I strongly believe that the physical process of defining one’s futuristic photograph, mission and goal (by the way, these are three different concepts that get confused in the corporate world), is an extremely productive process that ultimately serves personal dreams. I will venture even further and say that in most cases, should a person enter this kind of process and describe the future, with attention to the smallest details, it has a better chance of materializing.

To those of you, my friends and colleagues, who I was able to convince to go through one of these processes, I want to say thank you, because through you I was able to grow as well.

Nothing can be taken for granted. NOTHING!

August 3rd, 2010 by Yoyah Group

By Yoram Yahav.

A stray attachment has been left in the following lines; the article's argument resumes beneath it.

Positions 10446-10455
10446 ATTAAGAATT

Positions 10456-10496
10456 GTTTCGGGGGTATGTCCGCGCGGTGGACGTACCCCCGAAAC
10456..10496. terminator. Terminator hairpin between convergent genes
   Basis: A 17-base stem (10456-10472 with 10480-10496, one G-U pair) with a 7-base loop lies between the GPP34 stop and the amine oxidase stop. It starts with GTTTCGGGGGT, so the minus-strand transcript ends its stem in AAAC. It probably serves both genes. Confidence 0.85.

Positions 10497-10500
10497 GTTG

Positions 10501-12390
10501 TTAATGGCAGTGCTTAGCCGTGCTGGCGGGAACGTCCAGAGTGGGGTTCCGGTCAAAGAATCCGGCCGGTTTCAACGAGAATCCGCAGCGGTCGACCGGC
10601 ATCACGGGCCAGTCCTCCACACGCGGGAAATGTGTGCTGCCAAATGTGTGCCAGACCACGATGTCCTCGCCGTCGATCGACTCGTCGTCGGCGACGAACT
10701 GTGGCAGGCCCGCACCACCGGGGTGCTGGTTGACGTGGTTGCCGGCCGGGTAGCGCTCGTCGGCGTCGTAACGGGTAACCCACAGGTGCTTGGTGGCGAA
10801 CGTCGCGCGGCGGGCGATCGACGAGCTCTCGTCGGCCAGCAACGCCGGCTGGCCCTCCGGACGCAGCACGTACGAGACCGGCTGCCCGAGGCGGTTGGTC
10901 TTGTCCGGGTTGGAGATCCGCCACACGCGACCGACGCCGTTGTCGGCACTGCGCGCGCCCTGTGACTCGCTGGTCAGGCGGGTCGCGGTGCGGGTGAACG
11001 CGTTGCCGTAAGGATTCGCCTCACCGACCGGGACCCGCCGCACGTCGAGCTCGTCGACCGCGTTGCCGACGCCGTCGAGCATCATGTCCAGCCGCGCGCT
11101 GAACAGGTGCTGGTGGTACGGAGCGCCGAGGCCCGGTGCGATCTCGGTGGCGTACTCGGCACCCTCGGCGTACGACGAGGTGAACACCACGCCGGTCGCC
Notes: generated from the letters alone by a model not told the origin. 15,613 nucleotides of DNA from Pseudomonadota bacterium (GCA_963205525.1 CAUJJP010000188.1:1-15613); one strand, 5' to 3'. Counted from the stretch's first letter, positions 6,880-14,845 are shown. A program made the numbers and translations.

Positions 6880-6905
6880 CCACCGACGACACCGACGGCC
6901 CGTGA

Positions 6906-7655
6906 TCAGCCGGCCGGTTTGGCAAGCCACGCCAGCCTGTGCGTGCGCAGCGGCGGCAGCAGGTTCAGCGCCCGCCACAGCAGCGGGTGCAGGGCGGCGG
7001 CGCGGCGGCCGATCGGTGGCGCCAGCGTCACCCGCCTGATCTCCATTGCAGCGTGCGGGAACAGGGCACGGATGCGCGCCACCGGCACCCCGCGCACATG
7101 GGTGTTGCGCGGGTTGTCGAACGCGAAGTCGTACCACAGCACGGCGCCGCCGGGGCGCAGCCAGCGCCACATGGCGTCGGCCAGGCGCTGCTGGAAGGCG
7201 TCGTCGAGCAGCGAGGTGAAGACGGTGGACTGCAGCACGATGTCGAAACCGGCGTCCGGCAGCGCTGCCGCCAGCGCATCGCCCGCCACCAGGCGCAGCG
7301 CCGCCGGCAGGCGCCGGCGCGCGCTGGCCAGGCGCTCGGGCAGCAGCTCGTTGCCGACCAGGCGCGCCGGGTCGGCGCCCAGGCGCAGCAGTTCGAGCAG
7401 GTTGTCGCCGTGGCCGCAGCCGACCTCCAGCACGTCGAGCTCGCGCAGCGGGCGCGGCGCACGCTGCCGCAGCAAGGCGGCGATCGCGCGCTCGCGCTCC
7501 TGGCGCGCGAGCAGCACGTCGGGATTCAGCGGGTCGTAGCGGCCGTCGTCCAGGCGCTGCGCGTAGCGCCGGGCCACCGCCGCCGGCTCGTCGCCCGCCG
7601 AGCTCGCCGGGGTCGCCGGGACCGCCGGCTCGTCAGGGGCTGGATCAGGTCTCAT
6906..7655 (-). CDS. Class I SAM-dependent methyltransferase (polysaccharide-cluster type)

Yoram Notes July 10, יויה, יורם יהבPharmaceutical drug company – Teva, is an example of a corporation I truly admire. Established over a hundred years ago, the founding families never realized that it was going to turn into the world’s leading generic drug company.

What was so special about the growth of this company was its legendary chairman Eli Horowitz; a true visionary who could “see into the future”, figure out a new niche in the market place, bring the right people to replace him as a CEO and inspire the workers of Teva to think big.

Three years ago, I asked Eli to join a fantastic group of people for a project outlining the future of Israel. I was keen on futuristic scenario planning methodologies already then and I remember challenging Eli privately on one possible scenario.

What if Copaxon – (a leading drug that Teva manufactures  accounting for 25% of  sales) disappeared? “It is not going to happen,” he said. But what if it does? I insisted. “Then we will worry about it then”, he responded.